Set into steep hillside, backed by enchanting woodland, is the coastal village of Clovelly.
With a single cobbled high street running through the heart of the village, there’s something magical about Clovelly. Whitewashed wattle and daub cottages line the street, showcasing pretty gardens at the front adorned with fuchsias and geraniums.
The Clovelly Estate is protected from development and maintains many traditions today. This makes visiting the area like stepping back in time. No traffic is allowed through the village, as such all shopping and deliveries are made using sledges, which can be seen beside many of the cottages. Historically, donkeys were used to transport goods throughout the village. Though this is no longer practised, Clovelly is still home to some adorable resident donkeys. If the thought of a steep walk down to Clovelly Harbour fills you with dread, fear not. There’s a land rover service to take you back to the car park. Clovelly harbour and beach
To find out more about Clovelly’s fascinating history, pop into the Visitor Centre. Here, you can watch a short film exploring the area’s heritage. Throughout the year, you can take part in Clovelly’s more unusual events, such as Lentsherd (pronounced Lanshard). This old custom takes place on Shrove Tuesday and sees people dragging clattering tin cans tied to string, through the cobbled streets. Don’t worry, they have pancakes, too. For Easter, families will love the fudge hunt, which sees people gathering fudge stones for a prize. Foodies will enjoy Clovelly Herring Festival and the more unusual Seaweed Festival. If you’re feeling creative on your holiday, Clovelly is home to some fantastic arts and crafts courses.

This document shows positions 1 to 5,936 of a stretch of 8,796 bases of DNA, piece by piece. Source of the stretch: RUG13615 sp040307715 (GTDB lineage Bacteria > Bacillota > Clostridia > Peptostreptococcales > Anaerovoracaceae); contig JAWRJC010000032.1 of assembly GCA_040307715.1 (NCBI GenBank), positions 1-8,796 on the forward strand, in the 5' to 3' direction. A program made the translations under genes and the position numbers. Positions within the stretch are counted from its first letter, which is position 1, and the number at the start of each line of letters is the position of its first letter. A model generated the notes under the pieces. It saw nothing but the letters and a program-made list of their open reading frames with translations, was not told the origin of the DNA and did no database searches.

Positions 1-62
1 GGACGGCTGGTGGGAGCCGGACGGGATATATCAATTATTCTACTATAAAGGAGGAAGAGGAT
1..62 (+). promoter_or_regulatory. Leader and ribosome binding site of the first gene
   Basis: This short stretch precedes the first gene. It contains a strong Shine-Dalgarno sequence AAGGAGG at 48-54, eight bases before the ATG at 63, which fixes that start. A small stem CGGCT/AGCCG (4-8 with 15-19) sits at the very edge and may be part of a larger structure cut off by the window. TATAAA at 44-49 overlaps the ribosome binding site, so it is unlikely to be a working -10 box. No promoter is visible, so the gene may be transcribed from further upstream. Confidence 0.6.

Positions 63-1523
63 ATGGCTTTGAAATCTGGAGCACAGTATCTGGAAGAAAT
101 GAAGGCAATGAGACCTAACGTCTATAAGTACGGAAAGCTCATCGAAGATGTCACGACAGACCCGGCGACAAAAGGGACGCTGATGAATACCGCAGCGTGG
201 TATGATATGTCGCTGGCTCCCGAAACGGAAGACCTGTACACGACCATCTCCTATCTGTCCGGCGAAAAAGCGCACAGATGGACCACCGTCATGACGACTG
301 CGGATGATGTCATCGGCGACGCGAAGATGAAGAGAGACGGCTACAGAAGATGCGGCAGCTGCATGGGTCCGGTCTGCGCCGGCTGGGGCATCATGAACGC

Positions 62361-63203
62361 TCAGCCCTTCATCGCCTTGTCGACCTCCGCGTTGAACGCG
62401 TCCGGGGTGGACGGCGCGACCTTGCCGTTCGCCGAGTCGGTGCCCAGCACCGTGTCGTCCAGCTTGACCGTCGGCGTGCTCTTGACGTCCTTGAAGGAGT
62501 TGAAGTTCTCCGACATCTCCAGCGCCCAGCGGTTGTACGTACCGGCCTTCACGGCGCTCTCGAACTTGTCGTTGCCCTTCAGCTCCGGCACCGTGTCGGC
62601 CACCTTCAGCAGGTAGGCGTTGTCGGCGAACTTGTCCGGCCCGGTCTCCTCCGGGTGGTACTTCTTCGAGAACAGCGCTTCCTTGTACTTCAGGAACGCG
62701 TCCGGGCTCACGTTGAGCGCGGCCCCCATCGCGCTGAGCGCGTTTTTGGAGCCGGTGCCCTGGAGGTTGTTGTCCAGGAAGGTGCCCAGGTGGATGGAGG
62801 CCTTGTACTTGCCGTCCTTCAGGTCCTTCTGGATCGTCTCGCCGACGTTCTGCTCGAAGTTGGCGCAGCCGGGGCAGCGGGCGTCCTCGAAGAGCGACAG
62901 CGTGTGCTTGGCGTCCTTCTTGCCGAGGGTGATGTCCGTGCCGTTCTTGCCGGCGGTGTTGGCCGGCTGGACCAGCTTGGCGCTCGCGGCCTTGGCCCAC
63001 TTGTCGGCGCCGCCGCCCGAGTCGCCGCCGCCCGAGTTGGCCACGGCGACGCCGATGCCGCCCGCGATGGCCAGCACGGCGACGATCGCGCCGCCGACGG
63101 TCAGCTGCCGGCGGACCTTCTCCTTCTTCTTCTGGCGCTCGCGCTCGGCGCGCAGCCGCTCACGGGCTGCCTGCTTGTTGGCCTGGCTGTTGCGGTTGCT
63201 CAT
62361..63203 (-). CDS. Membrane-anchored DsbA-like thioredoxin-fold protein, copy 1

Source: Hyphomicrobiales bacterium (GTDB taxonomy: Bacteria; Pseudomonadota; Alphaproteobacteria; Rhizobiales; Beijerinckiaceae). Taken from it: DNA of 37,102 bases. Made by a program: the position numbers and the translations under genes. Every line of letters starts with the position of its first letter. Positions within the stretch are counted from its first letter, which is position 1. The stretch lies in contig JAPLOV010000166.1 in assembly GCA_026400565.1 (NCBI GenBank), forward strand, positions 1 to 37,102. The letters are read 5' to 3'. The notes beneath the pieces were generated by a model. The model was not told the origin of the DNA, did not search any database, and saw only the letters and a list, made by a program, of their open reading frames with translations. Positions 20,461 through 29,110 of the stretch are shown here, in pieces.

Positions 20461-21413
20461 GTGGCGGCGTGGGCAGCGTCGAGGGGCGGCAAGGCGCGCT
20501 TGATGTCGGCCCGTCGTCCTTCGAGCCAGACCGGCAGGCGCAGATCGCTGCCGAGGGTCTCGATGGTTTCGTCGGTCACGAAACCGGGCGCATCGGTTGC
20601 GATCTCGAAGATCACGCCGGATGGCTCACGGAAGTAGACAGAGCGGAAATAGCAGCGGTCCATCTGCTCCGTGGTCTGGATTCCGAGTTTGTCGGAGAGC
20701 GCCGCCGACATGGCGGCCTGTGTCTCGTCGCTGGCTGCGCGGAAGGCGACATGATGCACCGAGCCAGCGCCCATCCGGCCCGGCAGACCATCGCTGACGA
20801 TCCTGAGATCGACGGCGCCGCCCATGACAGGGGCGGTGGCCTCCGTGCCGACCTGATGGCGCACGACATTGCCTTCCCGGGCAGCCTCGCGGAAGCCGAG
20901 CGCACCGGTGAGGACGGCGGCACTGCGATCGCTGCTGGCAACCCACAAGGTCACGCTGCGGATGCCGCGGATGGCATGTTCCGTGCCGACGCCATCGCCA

“Set into steep hillside, backed by enchanting woodland, is the coastal village of Clovelly.”
If you’re dining out in the village, pay a visit to the Red Lion Hotel. Overlooking the picturesque harbour, the hotel restaurant serves an elegant menu with a twist, designed with seasonal local produce. Try the Clovelly fish cakes or local crab mousse with Japanese rice crackers. For a light lunch or traditional Devon cream tea, check out The Cottage Tea Rooms. Sit outside for a spectacular coastal view.
Just a short distance from Clovelly is the coastal town of Hartland. With a pretty high street and a selection of traditional pubs, it’s worth stopping by for lunch or a pint of local ale. The Wreckers Retreat bar on Hartland Quay is hugely popular among locals and visitors, due to its unrivalled views over the rugged Devon coastline. If you’re an avid rambler, you may wish to walk to Hartland along the world-famous South West Coast Path. The route is 10 miles long and passes rocky bays, beaches and ancient woodland. There’s also an 11-mile route to the seaside resort of Westward Ho!.